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Save on gas: 5 ways to make your car more fuel-efficient

11/14/2014 05:00 EST | Updated 01/13/2015 05:59 EST
Does your car get the gas mileage that you think it should? For many of us, the answer is No.

CBC’s Marketplace investigated fuel ratings and what dealers tell you about them when you buy a car.

Marketplace heard a lot of complaints from drivers who bought vehicles based on fuel-efficiency ratings, but felt their cars didn't live up to those promises.

​"When you don’t have updated [fuel] tests, like we've had in Canada for the past seven or eight years, you can’t go by those numbers,” automotive journalist Michael Bettencourt told Marketplace co-host Tom Harrington.

“When you’re actively advertising these numbers as a selling feature, then I think consumers have some reason to be mad.” 

Watch the investigation, "Fuel Proof," Nov. 14 at 8 p.m. (8:30 p.m. in Newfoundland and Labrador) on CBC Television or online at cbc.ca/marketplace. Share your tips about saving on gas on Twitter using the hashtag #fuel.

According to Natural Resources Canada, “your vehicle’s fuel consumption will vary from its published fuel consumption ratings, depending on how, where and when you drive.”

But even if you’re stuck with a car that doesn’t give you the mileage you think you should get, there things you can do to lower what you pay at the pumps.

Jim Davidson, author of 75 Ways to Save Gas: Clean, Green Tips to Cut Your Fuel Bill, weighed in on what you can do to to maximize your car’s fuel efficiency.

“Some tips are really little and tiny, but if you bundle five or six of them together, it’s significant,” Davidson says.

“But some tips are major game changers. You can chop your fuel bill by probably 50 per cent.”

Here are five ways to save on fuel.

1. Cool it on the defroster

A lot of people know not to run their air conditioner non-stop in the summer. But what about your defroster?

“What many people don’t realize is that your defroster is the same system,” Davidson says. “But people turn it on and leave it on all winter.”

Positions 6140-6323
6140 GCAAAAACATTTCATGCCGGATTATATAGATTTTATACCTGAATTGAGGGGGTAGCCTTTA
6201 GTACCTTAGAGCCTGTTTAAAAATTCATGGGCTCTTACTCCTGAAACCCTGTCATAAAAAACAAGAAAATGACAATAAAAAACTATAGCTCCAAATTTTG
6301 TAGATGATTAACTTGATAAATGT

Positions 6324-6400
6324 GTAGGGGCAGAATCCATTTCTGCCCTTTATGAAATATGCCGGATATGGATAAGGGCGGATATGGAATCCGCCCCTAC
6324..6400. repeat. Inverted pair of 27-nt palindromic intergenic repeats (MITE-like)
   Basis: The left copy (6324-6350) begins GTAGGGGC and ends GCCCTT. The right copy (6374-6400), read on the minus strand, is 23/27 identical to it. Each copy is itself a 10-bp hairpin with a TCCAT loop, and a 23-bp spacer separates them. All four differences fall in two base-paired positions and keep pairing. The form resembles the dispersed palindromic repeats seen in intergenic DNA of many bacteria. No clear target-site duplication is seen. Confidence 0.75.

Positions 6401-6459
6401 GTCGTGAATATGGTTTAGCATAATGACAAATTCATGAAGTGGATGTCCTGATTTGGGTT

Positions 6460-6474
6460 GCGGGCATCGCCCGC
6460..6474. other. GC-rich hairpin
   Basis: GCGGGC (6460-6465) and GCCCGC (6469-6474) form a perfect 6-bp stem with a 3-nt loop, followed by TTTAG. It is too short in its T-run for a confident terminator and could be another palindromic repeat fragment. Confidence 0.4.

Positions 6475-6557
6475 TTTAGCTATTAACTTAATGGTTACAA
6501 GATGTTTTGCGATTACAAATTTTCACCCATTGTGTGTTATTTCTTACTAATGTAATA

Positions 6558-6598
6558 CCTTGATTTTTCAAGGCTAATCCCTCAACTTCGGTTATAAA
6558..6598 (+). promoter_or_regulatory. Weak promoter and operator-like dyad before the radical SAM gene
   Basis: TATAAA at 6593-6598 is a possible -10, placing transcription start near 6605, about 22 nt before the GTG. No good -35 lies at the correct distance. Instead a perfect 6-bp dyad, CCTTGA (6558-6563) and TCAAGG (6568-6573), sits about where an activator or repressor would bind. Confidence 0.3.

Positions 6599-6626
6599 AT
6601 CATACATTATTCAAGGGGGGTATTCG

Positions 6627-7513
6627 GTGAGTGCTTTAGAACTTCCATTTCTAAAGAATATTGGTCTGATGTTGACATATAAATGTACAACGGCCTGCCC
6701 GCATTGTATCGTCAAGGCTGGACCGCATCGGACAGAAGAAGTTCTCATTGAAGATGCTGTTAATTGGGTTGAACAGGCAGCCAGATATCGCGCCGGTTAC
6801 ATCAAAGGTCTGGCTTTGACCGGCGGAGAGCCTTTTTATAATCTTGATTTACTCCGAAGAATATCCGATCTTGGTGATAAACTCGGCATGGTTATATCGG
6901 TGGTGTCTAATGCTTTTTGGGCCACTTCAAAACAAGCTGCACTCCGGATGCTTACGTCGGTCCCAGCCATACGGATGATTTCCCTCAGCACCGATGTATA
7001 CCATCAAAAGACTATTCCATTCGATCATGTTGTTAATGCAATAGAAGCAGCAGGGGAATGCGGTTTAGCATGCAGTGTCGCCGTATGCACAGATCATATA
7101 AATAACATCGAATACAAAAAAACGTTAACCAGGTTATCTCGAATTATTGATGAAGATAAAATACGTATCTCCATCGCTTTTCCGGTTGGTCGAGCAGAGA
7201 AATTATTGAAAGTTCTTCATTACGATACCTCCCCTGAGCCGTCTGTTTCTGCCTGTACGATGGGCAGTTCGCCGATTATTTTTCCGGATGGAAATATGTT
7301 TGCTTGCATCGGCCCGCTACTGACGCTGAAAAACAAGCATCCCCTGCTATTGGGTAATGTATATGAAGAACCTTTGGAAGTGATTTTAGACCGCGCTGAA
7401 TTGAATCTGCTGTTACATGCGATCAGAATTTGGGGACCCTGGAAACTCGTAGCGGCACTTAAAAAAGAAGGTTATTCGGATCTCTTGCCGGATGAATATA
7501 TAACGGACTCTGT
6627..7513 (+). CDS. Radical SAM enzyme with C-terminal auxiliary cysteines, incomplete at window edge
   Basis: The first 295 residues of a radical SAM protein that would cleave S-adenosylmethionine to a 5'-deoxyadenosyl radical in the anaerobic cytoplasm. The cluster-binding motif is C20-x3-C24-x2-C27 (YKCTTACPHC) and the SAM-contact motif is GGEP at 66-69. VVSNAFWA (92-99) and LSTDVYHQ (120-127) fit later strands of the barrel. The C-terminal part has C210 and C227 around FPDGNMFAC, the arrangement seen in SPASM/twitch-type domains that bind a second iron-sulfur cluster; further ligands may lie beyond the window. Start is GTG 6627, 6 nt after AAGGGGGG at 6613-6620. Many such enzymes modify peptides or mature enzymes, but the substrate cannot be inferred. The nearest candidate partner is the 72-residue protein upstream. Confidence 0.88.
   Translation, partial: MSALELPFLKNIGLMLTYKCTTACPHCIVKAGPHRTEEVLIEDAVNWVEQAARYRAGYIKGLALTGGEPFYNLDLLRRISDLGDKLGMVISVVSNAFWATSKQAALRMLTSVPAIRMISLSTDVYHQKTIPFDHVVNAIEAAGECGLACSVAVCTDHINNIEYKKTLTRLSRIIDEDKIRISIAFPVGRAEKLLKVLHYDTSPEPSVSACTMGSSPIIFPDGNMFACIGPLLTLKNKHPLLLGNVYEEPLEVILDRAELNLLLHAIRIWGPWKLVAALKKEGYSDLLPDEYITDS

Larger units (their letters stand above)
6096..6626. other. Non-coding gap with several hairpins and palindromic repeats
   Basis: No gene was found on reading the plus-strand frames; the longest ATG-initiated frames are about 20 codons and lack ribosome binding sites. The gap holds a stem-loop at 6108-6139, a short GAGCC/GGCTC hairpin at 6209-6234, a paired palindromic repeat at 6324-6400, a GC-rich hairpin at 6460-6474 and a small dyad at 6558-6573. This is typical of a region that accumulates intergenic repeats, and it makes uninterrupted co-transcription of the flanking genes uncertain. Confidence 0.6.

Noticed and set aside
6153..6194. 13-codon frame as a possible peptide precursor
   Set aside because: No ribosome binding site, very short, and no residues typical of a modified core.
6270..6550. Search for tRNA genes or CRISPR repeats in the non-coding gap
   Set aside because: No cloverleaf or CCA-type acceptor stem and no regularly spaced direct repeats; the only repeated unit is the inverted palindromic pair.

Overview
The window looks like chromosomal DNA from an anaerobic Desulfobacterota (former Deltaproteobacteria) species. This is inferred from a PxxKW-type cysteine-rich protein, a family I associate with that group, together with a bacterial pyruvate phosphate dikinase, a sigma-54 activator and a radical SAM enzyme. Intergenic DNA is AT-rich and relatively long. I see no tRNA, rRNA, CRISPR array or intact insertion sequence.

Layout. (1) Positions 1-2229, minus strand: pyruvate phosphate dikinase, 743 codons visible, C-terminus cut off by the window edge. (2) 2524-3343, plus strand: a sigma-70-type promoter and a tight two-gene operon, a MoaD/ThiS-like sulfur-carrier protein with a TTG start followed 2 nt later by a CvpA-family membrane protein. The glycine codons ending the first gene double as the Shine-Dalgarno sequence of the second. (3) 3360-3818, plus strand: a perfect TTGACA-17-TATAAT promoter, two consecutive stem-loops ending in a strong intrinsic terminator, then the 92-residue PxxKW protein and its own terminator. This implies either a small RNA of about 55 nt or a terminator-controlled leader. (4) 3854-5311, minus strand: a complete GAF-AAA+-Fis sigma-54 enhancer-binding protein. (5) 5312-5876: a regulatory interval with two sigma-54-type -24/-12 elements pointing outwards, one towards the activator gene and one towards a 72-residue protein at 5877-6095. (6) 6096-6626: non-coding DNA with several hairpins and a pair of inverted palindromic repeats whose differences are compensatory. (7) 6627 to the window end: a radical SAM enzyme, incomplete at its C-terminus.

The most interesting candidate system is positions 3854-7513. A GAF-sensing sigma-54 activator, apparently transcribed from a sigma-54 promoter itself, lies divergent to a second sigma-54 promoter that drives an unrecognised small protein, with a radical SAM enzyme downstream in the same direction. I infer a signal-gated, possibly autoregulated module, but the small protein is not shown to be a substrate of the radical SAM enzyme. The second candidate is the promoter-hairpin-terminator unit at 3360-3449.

Davidson says that the effect on your gas bill could leave you feeling cold: It can be eating up to 25 per cert of your fuel.

So when should you turn it on?

“Only when you can’t see,” Davidson says.

2. Take your tires seriously

“Imagine riding a bike with a flat tire, how hard that is. You can’t do it, you get so exhausted,” says Davidson.

​He says that with cars running on underinflated tires, the experience is the same.

"The engine is trying to force through all that extra drag, which is just wasting your fuel.”

Davidson says surprisingly common for drivers to be on the road with at least one that needs some air, especially with cars that are more than a few years old.

But with proper inflation, Davidson says the savings can be substantial.

His advice: Check the tires once a month. Davidson recommends buying a higher-grade tire gauge to get a more accurate reading.

3. Your car doesn’t need long to warm up

Idling is a huge fuel waster, and it’s the biggest problem when the weather gets cold.

If you’re spending a few minutes warming up your car in the morning, you’re doing it wrong, says Davidson.

“Psychologically, when we get in the car and we can see our breath, we think the car needs to warm up.”

But it doesn’t.

“You might be cold in the car, but the engine isn’t,” says Davidson.

“It doesn’t matter what temperature it is, 30 seconds is all you need.”

4. Servicing does help

It may seem obvious, but making sure your car is in good shape can have a big effect on how much fuel you use.

Getting your car regularly serviced means it will be running as efficiently as possible, says Davidson.

“Service is really important,” Davidson says. “If your car’s well-tuned, it will behave properly and won’t eat fuel.”

5. Try not to speed

“It doesn’t matter what you’re driving, we all hit a wall at 93 km/h. Anything after that, you’re burning so much fuel to push through that wall," says Davidson.

The faster you go, the more fuel you waste. But Davidson knows that it’s not a change many of us are likely to make, no matter how much we hate spending our money on gas.

“That’s the hardest one. Nobody wants to give up speeding,” he says.

“We’re all guilty of that.”

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